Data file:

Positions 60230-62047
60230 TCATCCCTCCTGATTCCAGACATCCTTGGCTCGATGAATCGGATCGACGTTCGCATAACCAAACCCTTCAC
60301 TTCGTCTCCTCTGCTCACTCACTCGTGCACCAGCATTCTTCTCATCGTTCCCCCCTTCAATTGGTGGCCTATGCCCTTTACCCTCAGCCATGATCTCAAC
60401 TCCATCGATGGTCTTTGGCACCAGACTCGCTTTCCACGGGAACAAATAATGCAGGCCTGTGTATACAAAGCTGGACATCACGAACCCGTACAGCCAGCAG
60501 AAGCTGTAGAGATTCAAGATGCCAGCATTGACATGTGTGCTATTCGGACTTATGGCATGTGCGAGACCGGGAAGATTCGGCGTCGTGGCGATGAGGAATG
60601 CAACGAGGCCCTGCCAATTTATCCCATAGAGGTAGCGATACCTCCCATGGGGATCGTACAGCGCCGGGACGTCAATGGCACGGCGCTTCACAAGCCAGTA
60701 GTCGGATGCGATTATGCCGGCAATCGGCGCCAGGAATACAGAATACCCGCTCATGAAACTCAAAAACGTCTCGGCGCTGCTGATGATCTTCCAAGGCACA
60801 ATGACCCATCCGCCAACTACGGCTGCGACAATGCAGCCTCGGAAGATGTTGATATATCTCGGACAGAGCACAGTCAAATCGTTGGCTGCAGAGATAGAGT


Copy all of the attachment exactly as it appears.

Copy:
Positions 60230-62047
60230 TCATCCCTCCTGATTCCAGACATCCTTGGCTCGATGAATCGGATCGACGTTCGCATAACCAAACCCTTCAC
60301 TTCGTCTCCTCTGCTCACTCACTCGTGCACCAGCATTCTTCTCATCGTTCCCCCCTTCAATTGGTGGCCTATGCCCTTTACCCTCAGCCATGATCTCAAC
60401 TCCATCGATGGTCTTTGGCACCAGACTCGCTTTCCACGGGAACAAATAATGCAGGCCTGTGTATACAAAGCTGGACATCACGAACCCGTACAGCCAGCAG
60501 AAGCTGTAGAGATTCAAGATGCCAGCATTGACATGTGTGCTATTCGGACTTATGGCATGTGCGAGACCGGGAAGATTCGGCGTCGTGGCGATGAGGAATG
60601 CAACGAGGCCCTGCCAATTTATCCCATAGAGGTAGCGATACCTCCCATGGGGATCGTACAGCGCCGGGACGTCAATGGCACGGCGCTTCACAAGCCAGTA
60701 GTCGGATGCGATTATGCCGGCAATCGGCGCCAGGAATACAGAATACCCGCTCATGAAACTCAAAAACGTCTCGGCGCTGCTGATGATCTTCCAAGGCACA
60801 ATGACCCATCCGCCAACTACGGCTGCGACAATGCAGCCTCGGAAGATGTTGATATATCTCGGACAGAGCACAGTCAAATCGTTGGCTGCAGAGATAGAGT